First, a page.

TEX July 1997 Tom Goodwin 2.1 6.3 Dean Palmer (2.2) 34 homers in 1998
TOR Feb 1983 Cecil Fielder n/a 15.3 Fielder never played past minors for KC.
TOR April 1995 David Cone 12.7 57.5 12.8 in two years w/KC, 1993 CYA
TOR Dec 1983 Willie Aikens 5.5 6.3 Jorge Orta
WAS Jan 1985 U.L. Washington 6.2 6.6 traded to Expos

We can only imagine what could have been. Mandatory Credit: Jason O. Watson-US PRESSWIRE

What’s depressing to see is the parade of great players that the Royals have dealt off without getting much in return. In a couple of cases, you can see that the majority of a player’s WAR was accumulated as a Royal (like Mark Gubicza or Kevin Appier) which suggests that in those cases, the Royals got about all they could out of them, but along with that come the David Cones and Carlos Beltrans who are particularly painful. Cone was traded twice by the Royals and Kansas City received Ed Hearn and Chris Stynes to show for it.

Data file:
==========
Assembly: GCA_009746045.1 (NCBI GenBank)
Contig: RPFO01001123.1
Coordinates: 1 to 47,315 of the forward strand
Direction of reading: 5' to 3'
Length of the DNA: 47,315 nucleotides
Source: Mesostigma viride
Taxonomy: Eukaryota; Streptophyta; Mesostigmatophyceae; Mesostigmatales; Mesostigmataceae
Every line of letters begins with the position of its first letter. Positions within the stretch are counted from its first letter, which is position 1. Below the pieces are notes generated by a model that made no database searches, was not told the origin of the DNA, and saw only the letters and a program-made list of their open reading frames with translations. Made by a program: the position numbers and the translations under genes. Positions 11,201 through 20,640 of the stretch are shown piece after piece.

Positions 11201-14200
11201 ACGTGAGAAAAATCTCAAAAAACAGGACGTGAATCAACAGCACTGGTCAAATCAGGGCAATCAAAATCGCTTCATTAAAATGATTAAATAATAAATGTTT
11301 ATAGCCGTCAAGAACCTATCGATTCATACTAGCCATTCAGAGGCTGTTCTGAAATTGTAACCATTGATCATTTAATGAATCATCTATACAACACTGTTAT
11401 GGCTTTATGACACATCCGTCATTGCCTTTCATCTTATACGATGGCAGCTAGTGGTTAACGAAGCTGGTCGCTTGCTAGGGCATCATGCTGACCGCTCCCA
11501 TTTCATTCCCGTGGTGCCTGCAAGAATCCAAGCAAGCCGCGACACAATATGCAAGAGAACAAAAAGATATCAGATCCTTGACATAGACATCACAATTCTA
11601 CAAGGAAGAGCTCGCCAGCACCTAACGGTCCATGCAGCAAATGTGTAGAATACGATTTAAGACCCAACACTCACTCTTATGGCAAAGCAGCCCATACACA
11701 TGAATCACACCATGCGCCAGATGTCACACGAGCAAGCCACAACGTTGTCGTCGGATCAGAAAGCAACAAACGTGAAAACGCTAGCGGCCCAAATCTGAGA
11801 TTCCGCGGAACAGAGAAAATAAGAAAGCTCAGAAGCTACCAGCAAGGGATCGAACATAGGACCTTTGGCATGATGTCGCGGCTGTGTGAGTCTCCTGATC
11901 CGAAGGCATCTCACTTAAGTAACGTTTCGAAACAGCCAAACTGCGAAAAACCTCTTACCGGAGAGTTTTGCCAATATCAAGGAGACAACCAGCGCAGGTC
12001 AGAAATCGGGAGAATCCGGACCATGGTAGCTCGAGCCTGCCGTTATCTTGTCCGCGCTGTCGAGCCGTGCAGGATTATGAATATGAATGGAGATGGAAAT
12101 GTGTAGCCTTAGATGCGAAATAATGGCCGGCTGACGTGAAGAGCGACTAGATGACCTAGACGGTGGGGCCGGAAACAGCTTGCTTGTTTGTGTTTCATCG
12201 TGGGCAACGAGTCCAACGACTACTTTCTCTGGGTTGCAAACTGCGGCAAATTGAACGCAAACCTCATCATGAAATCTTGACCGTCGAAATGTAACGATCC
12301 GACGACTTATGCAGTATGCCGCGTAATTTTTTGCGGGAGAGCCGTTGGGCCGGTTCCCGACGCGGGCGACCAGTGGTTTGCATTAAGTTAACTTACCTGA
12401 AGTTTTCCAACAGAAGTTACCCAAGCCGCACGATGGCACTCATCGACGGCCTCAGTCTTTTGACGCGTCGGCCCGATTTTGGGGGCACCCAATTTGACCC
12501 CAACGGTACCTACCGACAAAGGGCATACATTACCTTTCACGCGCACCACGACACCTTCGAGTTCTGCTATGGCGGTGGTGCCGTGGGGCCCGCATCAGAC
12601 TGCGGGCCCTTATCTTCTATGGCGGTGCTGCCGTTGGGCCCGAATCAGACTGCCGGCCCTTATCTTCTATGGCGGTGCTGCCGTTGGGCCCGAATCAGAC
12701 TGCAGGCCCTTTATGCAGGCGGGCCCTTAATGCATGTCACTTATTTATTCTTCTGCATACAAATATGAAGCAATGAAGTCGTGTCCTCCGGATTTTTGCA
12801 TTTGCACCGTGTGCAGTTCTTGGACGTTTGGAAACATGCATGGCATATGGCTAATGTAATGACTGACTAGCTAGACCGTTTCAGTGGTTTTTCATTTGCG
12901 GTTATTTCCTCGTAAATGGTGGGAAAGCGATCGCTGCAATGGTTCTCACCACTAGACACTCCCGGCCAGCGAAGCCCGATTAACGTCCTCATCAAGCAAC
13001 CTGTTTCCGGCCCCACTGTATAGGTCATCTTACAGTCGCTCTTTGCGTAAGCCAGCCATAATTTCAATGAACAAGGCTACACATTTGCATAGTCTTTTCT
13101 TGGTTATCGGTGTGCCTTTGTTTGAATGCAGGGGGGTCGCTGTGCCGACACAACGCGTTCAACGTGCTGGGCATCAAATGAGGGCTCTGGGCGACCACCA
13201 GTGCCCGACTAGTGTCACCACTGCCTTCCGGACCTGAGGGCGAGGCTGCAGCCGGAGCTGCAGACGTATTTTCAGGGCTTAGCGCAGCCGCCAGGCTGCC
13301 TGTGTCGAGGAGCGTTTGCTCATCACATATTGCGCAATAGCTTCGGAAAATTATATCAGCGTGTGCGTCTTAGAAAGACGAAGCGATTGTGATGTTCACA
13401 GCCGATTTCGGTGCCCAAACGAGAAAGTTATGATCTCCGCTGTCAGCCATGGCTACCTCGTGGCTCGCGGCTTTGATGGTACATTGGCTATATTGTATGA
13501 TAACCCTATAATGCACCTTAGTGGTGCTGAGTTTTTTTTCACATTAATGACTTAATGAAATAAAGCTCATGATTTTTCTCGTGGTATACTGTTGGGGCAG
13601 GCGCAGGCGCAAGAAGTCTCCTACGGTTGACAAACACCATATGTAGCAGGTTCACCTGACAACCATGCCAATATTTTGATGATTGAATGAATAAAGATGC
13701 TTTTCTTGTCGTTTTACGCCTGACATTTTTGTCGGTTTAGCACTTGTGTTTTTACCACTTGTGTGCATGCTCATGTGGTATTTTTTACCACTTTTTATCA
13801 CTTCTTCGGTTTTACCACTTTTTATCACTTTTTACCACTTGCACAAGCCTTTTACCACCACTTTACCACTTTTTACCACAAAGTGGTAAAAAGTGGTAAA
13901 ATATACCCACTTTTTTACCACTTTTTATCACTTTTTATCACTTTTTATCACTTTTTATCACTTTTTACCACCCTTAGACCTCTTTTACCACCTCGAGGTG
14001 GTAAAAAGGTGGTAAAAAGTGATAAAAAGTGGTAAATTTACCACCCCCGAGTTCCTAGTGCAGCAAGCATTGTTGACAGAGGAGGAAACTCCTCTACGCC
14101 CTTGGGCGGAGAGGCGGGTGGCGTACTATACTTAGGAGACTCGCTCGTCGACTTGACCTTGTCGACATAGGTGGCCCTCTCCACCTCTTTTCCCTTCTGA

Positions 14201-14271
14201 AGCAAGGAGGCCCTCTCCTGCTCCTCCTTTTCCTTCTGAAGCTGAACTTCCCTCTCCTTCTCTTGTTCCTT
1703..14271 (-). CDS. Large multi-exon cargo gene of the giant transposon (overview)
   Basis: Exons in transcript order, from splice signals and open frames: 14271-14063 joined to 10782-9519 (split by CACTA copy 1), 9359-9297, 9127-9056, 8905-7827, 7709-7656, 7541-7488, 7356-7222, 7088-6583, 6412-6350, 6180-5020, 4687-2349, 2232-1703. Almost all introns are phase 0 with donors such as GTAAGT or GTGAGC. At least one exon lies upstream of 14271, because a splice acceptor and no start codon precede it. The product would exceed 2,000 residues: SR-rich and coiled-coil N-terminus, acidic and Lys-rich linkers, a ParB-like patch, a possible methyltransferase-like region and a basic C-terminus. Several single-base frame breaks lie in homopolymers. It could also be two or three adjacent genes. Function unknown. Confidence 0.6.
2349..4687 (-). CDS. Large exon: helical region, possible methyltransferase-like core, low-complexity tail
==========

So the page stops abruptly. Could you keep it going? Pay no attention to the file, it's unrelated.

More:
Beltran is even worse because he was traded after many great seasons with the Royals, continued to improve and stands as the best player the Royals have ever traded. At the same time, after the trades of Jermaine Dye and Johnny Damon, he fits into the narrative of the small-market Royals and their inability to retain the talent they develop.